I started as a scuba diver and a mathematician. I co-founded a company, OFEK, in Japan and sold it to my partner, to become a derivative trader. After a few years, I founded a second company, SNI, and sold it. I became a lecturer at a university in Australia, climbed a few mountains, rode motorcycles around Asia, and did more scuba diving. Then I joined a few multi-national FinTec companies (Misys, WSS, Askari) and developed their businesses in Asia .Then started another company, and failed. In recent years I combined helping companies from the inside (head of division, head of region, CEO) and helping startups as an adviser, board member and an investor. This year I picked up skydiving, skiing and flying. I hope to get better at all of them this year, and brush up on my Japanese skills.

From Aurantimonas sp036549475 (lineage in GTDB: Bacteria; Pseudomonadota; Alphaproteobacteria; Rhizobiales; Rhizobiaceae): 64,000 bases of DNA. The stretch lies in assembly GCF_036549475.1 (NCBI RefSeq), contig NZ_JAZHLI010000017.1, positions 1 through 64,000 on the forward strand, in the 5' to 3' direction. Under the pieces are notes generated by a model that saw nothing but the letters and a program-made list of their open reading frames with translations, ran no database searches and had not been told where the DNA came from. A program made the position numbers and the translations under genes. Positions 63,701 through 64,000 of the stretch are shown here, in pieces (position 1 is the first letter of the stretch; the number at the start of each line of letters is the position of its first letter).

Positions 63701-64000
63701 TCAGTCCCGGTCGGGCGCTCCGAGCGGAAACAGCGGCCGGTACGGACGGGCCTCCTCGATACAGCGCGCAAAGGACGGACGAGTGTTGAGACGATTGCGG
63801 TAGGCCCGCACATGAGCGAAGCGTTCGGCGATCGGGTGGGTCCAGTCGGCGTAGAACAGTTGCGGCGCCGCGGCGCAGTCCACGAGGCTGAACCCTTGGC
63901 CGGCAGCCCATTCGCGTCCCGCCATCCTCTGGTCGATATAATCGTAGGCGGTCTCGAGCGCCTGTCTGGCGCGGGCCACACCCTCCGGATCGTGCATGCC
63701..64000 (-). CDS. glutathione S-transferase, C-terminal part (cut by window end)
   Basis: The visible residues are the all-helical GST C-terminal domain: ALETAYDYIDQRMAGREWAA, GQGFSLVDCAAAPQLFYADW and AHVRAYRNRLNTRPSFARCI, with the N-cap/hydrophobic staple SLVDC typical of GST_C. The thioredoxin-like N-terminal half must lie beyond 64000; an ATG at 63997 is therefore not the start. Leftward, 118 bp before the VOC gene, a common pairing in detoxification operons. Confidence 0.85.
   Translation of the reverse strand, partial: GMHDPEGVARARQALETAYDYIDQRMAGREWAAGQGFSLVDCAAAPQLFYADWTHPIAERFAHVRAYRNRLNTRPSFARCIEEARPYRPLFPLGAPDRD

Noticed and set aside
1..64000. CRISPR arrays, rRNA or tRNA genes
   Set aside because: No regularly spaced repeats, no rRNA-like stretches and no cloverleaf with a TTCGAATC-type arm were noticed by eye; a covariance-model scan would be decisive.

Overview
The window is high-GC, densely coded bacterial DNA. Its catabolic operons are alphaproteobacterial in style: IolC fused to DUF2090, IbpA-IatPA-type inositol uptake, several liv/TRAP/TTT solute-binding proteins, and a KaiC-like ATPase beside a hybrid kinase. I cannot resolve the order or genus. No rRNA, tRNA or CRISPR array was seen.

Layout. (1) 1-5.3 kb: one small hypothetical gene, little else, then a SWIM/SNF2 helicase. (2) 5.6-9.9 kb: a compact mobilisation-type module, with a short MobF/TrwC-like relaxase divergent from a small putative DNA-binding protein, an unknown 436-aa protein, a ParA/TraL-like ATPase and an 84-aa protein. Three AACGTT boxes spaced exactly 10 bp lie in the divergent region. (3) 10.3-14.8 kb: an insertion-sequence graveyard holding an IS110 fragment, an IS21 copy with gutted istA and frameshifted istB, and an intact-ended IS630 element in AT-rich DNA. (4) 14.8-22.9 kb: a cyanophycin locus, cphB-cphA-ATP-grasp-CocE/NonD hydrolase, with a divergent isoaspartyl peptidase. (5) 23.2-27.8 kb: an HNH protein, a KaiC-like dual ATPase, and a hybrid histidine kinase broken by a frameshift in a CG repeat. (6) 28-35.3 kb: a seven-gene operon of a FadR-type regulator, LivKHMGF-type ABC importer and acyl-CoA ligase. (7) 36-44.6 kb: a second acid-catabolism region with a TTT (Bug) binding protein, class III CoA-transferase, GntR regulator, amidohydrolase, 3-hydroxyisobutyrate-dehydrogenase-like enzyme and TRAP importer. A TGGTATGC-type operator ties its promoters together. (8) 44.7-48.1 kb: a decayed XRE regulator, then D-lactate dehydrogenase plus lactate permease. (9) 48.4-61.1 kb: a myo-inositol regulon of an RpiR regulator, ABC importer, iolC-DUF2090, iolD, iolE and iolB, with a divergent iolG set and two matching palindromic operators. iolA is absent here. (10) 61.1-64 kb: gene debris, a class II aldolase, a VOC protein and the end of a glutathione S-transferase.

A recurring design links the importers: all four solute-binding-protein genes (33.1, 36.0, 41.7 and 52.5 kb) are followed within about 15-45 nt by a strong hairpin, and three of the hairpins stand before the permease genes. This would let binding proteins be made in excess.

Actually, the reason I think one should not work for no cash is a different one. Working for equity only is the equivalent of investment in the startup, and there is nothing wrong with it in principle, if you can afford it. For years I worked for equity only, and accumulated a nice investment portfolio (as a business consultant rather than a developer - but the principle still holds). The main issue I have encountered was that many startups do not feel the pain when giving an equity, and often will not prioritize their work with you. That means that in addition for not getting paid cash, you also waste a lot of time.
My model at the moment is to charge 30-50% cash and the rest in equity. That help me build my startup portfolio, normally not to expensive, cash-wise, for the startup,and still they feel it enough to want to help me with my work as quickly as possible.
What I said here is exactly what I tell the startups. And if all they are willing to give is equity, I tell them I see nothing wrong with that, but that I am not the right person for them.